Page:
Although Bitcoin provides countless advantages, privacy is not one of them. For a long time, users have had to trust centralized mixers with their coins and pay steep fees in order to protect their privacy with a system that isn’t very efficient to begin with. Making changes in Bitcoin itself to accommodate an anonymous factor would also prove to be a challenge as can be seen in the everlasting scaling debate.


However, with the launch of Komodo, the first DPoW (Delayed Proof of Work) cryptocurrency with zero knowledge properties, the tools needed to build an efficient and decentralized mixing service for Bitcoin have now become available. This is exactly what the SuperNET team built.


This mixer is called Jumblr and it’s more like a decentralized anonymizer that can be accessed through the Agama wallet. Jumblr leverages Komodo’s anonymous features to provide a service that is much more efficient than its centralized counterparts and does not require the users to trust any entity with their coins. So, how does it work?


Jumblr starts by taking your Bitcoins and exchanging them for Komodo through an atomic cross-blockchain swap. Once the BTC has been exchanged for KMD, an anonymous transaction (protected by zero knowledge proofs) is made. This transaction will cut off any links to the BTC that came into Jumblr. Now, KMD is exchanged back into BTC through the same atomic cross-blockchain swap method. This process is automated and doesn’t required a third-party entity to hold any funds.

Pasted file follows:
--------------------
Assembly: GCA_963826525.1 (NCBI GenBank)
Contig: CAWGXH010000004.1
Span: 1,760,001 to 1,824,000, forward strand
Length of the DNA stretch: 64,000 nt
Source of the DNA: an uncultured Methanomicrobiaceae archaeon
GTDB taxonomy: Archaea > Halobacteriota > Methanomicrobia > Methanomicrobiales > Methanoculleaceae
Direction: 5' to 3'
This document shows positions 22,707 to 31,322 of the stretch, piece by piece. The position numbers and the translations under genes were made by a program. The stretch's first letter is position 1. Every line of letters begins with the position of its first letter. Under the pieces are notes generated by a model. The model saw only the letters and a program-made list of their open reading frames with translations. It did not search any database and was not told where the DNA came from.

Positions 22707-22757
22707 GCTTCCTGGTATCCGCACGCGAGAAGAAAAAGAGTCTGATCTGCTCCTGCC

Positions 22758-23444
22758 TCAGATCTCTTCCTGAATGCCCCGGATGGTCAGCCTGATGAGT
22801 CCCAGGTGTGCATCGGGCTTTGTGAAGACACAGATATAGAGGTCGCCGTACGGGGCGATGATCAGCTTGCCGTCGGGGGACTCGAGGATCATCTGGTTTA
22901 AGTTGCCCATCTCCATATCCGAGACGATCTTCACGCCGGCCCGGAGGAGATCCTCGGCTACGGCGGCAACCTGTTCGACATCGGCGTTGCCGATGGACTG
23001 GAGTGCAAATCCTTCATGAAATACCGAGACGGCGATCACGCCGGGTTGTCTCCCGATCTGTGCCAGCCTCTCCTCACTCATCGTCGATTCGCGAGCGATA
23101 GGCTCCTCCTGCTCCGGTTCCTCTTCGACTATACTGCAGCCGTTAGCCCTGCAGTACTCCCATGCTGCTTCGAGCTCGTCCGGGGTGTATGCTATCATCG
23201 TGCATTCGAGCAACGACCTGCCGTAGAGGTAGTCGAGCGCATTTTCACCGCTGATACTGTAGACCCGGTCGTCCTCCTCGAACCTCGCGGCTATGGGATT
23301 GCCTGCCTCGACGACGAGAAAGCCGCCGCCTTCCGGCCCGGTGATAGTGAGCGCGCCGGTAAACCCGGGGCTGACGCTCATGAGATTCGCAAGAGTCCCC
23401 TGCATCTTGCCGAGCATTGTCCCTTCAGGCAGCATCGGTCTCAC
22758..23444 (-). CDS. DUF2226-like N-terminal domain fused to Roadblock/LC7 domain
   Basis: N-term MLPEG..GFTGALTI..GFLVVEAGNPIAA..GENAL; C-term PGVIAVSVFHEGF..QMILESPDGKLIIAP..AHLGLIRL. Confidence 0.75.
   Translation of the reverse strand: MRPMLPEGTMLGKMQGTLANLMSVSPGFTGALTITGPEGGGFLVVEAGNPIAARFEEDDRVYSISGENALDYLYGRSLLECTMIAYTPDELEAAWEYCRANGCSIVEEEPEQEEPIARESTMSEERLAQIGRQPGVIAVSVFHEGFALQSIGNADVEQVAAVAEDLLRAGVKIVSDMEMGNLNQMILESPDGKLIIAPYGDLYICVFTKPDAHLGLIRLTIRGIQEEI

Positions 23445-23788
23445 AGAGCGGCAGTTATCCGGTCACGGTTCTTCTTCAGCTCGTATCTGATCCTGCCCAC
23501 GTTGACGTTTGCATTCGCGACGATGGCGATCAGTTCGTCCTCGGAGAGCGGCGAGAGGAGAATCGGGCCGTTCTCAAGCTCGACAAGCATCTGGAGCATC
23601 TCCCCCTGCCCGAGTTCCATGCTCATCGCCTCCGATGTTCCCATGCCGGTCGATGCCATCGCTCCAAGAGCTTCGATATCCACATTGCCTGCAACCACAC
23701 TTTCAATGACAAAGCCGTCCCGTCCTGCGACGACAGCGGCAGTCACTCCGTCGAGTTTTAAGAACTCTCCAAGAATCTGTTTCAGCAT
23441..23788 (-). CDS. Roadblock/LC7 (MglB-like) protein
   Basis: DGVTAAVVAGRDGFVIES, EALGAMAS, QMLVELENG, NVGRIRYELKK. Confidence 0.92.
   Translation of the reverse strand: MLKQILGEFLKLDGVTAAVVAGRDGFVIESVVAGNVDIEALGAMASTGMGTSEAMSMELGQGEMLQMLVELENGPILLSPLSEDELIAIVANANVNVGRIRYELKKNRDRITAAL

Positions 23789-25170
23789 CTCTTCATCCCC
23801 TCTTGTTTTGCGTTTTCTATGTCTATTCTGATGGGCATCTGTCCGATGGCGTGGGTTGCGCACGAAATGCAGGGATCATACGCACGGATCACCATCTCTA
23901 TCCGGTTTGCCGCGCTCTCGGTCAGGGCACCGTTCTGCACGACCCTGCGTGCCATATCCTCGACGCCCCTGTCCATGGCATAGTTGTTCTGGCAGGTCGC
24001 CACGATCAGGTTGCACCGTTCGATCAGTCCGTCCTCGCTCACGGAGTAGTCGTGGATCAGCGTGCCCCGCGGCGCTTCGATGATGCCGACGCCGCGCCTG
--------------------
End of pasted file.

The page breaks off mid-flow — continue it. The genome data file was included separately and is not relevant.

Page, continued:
Since the process involves BTC being exchanged for KMD, it’s impossible to trace where that KMD goes on the Bitcoin blockchain and even if you examine the Komodo blockchain afterwards, anonymous transactions are protected by zk-snarks and cannot be viewed by anyone else.


Not only is Jumblr completely untraceable, it is also cheaper. The average fee for a Jumblr transaction is 0.3%, which is only a fraction of what a Bitcoin mixer usually charges.


Jumblr is currently being tested. You can participate in testing by joining the SuperNET team and accessing the #Jumblr channel. - learn more